Profile: Myrna Clayton

MEGAN BASHAM, HOST: Today is Friday, November 15th. Good morning! This is The World and Everything in It from listener-supported WORLD Radio. I’m Megan Basham.

MARY REICHARD, HOST: And I’m Mary Reichard. What happens to a dream deferred? It was C.S. Lewis who said, “You are never too old to set another goal or to dream a new dream.” 

WORLD Radio’s Myrna Brown has the story of a Georgia woman who never gave up and found a way back to her first love.

SONG: It’s a new dawn, it’s a new day, it’s a new life for me… and I’m feeling good

MYRNA BROWN, REPORTER: Music makes Myrna Clayton feel alive. 

SONG: I’m feeling good

CLAYTON: Music penetrates where nothing else can go.

The early years of the petite, honey-blonde’s life were full of church melodies, harmony, and high notes.

CLAYTON: It was a children’s choir. It was called the Sunbeam choir. So yes, I’ve been singing since I was 5. 

As a teenager Clayton was introduced to jazz. 

CLAYTON: My dad’s album collection had everything from Duke Ellington to Sarah Vaughn to Ella Fitzgerald to Louis Armstrong. Just the whole essence of the depth of music.  

While it was a big part of the family’s fabric, music according to Clayton had its place.

CLAYTON: My dad was like music is an avocation, not a vocation. And so when my brother dropped out of college to go out to pursue music, I was like, OK, that’s not my path. I’m not gonna do that. I’m not gonna make my dad mad. 

So, Clayton pursued numbers instead of notes. As a business major, she went on to get an MBA. For nearly a decade she called Milwaukee,Wisconsin home and worked in market research. 

CLAYTON: The epiphany came to me when I was 29. I don’t want to be 60 wishing that I tried it and I hadn’t. 


After a failed marriage, she and her young daughter moved back to the space where she first fell in love with music. She also yearned to finally share with her family its true place in her heart. 

CLAYTON: My mom was like clueless because she’s been working her whole life and didn’t know anything about entrepreneurship and going after stuff. She was like, what… you need a job. 

To pay the bills, Clayton returned to her corporate America roots, but she continued to find ways to use her gift. 

CLAYTON: I was always singing at church. Always and didn’t know how to get into the music scene. And then five years later my mom got sick and I became her caregiver.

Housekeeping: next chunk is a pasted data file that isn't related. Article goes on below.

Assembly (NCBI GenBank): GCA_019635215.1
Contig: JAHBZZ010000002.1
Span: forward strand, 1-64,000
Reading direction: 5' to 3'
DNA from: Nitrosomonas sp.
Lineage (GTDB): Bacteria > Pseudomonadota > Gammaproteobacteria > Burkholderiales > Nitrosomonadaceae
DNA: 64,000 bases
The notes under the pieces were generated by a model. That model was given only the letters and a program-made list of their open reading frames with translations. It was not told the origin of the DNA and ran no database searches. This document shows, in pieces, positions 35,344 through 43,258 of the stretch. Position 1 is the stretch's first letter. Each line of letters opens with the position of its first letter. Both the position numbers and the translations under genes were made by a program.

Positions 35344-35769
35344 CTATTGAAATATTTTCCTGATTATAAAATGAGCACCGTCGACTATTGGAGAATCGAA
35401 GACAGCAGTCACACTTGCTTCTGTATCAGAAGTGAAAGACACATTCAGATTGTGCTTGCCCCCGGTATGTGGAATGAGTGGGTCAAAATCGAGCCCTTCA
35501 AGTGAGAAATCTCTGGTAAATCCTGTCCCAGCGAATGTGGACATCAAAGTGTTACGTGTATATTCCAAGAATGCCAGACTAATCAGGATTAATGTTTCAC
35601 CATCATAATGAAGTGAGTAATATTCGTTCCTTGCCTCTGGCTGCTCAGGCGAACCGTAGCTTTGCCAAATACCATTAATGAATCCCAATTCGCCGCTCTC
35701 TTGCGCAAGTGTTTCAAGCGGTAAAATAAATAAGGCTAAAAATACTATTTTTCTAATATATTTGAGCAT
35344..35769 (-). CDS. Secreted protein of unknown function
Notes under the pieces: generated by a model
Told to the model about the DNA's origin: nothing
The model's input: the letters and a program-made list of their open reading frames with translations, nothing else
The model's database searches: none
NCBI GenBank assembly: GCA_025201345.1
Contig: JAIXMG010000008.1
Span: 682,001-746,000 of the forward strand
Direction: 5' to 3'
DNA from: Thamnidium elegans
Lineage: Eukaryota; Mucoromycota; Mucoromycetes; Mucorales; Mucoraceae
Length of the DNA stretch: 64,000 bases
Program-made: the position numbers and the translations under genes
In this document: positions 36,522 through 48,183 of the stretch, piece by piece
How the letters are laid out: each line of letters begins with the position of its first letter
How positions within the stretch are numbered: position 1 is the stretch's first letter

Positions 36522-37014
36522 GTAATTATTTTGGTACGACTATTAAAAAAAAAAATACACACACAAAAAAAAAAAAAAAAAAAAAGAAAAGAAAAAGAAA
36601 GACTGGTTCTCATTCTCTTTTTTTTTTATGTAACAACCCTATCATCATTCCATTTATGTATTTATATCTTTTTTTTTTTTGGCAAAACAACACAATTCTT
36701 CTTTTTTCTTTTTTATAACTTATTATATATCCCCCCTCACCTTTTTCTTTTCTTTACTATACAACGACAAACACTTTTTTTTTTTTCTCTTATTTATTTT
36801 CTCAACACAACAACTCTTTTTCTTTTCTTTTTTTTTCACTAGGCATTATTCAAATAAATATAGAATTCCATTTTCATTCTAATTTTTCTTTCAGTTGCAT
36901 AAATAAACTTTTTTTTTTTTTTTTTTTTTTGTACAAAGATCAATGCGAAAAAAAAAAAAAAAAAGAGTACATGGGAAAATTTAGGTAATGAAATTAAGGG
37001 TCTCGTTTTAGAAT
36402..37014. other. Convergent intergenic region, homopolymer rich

Not long after, her company downsized and Clayton found her musical niche: inspirational jazz

CLAYTON: I purposely didn’t want to call it gospel or Christian because gospel is black music. Christian, typically is white music.

While the limitations were frustrating, Clayton says she saw her music as a way to reach an untapped population.  

CLAYTON: There were a lot of people that were unchurched and were seeking and wanting to know God. If the church is talking to itself or to its members and not talking to the community, then who’s going out there? I ultimately discovered that’s me.

Clayton says she carried that newfound discovery to local jam sessions and open mics. But it was while at church that she discovered her calling. 

CLAYTON: So, the short of a long story, I’m at the altar and I hear very clearly, worldwide ministry in music. And I’m saying to myself, what’s that?  

The farthest she had ever been outside of the U.S. was the Carribean. But in 2015 she researched and applied for a spot in a U.S. State Department program. American Music Abroad sponsors American performers on month-long tours to underserved countries around the world. Clayton and her band applied three times before getting the call to audition. Out of 400 bands, the Myrna Clayton Experience was one of the top 10 chosen.


CLAYTON: It clicked to me when I was selected, ohh…this is what I’m to do. I’m to be this little light that’s performing abroad on behalf of the U.S. State Department, on behalf of music or on behalf of God because I am an ambassador for the kingdom.

In 2018 Clayton and her band toured all over Eastern Europe sharing their music through public concerts, workshops, and jam sessions. The following year they traveled to Southwest Africa. 

CLAYTON PERFORMING: I am a follower of Christ and so with that I can’t do a show without acknowledging…

After performing in nearly a dozen countries around the world, Clayton says she hopes the next assignment takes her to China.

CLAYTON: This has been a journey and there has been a lot of stumbling blocks. But I keep in front of me worldwide ministry because that’s what God spoke to me. God said he’ll bless you more than you can ask or imagine. And I know my imagination is huge.

Reporting for WORLD Radio, I’m Myrna Brown, reporting from Atlanta, Georgia.

(Photo/Myrna Clayton)

WORLD Radio transcripts are created on a rush deadline. This text may not be in its final form and may be updated or revised in the future. Accuracy and availability may vary. The authoritative record of WORLD Radio programming is the audio record.

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